Driving the BMW ActiveE

This is not an in-depth review, but two weeks ago I drove the rear-wheel drive ActiveE for 2.9 miles through the streets of midtown Manhattan during lunchtime. Driving in New York during peak hours is akin to bungee jumping: sure, people do it regularly but that doesn’t make it smart, safe or sane.

The suggested route consisted only of straightaways and lefts. But on the way towards 11th Ave., I noticed the traffic gods saw fit to suffocate 51st with a unionized construction crew. I took a left onto Broadway, then got the thrill of a single right turn onto 49th.

Conclusion: in quick, hard right (or left) turns, the ActiveE handles delightfully.

And thrust? Unlike a combustion engine, an electric is either on or off. Like a toddler after naptime, it’s instantly up and ripping about. Rev-free full torque out of the gate shoots you silently — maybe not silently, but the quiet hum is smothered in the megacity — into any gaps that form. You can seize all opportunities and be back before lunch gets cold. (Watching New York traffic from above is like viewing a school of fish. It’s mayhem but it works, however, if you’re not committed to the flow, you’re toast.)

The ActiveE is efficient with power. Regenerative braking kicks in soon after your foot leaves the gas pedal, whether you’ve depressed the brake or not. Fortunately, the brake lights go on with it, so the vehicle behind you is warned.

Speaking of warning, with well over a quarter “tank” left, the instrument panel sang and displayed an icon reporting that we may want to start thinking of distance versus power.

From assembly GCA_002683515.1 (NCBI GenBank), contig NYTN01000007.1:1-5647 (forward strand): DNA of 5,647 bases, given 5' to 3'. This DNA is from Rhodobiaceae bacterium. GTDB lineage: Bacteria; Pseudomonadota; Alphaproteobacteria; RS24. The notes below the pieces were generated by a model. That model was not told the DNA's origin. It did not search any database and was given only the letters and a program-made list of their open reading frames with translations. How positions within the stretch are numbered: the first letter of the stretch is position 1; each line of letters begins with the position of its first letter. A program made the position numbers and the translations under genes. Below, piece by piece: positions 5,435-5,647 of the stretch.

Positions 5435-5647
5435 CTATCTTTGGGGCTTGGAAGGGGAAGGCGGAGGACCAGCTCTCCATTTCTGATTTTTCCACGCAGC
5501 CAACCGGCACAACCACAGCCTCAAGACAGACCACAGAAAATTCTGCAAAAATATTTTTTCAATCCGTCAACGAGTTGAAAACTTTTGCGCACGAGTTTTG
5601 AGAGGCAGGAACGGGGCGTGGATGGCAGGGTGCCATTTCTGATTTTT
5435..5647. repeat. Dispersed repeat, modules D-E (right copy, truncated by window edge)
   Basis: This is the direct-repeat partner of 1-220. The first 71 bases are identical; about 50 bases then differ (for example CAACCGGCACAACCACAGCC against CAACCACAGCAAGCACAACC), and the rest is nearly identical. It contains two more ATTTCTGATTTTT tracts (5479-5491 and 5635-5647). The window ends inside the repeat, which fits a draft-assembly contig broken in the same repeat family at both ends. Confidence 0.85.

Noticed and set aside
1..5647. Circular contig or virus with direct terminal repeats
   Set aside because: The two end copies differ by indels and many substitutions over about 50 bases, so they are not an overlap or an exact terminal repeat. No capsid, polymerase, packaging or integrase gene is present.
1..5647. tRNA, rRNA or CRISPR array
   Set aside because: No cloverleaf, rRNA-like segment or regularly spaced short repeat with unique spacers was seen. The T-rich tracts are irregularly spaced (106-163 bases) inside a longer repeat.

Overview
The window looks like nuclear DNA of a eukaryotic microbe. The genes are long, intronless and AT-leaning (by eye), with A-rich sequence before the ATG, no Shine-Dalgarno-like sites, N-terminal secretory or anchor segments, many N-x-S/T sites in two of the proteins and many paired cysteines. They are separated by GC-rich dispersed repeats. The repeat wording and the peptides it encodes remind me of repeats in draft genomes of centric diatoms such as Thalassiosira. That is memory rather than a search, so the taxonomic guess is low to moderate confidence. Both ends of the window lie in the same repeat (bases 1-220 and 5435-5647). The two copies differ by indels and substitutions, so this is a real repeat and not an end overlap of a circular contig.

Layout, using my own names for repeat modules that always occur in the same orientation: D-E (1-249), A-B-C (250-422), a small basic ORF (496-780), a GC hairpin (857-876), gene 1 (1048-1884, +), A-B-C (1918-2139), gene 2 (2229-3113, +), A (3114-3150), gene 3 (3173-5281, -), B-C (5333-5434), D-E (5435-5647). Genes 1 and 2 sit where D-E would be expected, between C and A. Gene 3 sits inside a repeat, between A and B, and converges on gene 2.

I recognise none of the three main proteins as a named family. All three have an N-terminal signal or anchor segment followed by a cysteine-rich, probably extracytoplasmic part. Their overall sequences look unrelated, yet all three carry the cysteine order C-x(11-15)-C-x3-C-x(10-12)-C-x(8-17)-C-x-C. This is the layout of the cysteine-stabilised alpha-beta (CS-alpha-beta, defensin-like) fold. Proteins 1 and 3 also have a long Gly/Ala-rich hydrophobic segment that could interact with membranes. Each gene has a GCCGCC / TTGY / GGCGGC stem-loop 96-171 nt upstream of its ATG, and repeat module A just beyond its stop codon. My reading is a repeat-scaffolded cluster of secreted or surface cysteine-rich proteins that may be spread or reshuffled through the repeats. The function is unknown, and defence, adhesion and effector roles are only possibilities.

All ActiveEs are produced in Leipzig, lessening the global footprint. All parts but the battery are made by BMW, and they made a genuine effort to lessen greenhouse gasses throughout the production process.

The batteries are produced in Korea, in a joint venture between BMW and SB LiMotive, before being shipped to Germany for installation. Being newer technology, the batteries last for up to 160km.

Not perfect, but BMW has also ponied up with the green, dedicating $100 million towards the establishment of their own venture group which funds international green mobility initiatives. BMW iVentures’ Managing Director, Dr. Ulrich Quay told me, “We’re doing 3 to 5 investments a year… into companies we find interesting.”

Among the results are apps that can help anyone, BMW driver or not, travel more effectively and, consequently, greenly. ParkNow finds you a local spot that you pay for from your phone, minimizing your searching and swearing time. ParkatmyHouse is a marketplace that lets you rent a spot you may have on your property — or find one. MyCityWay interfaces with scores of other apps to find the most efficient way around the world’s biggest cities, whether it’s by car, foot, train or whatever.

BMW completely hasn’t solved the big issues, but they’re proving that they get what getting greener demands: thinking beyond a single model of car and traditional model of business.

This is a test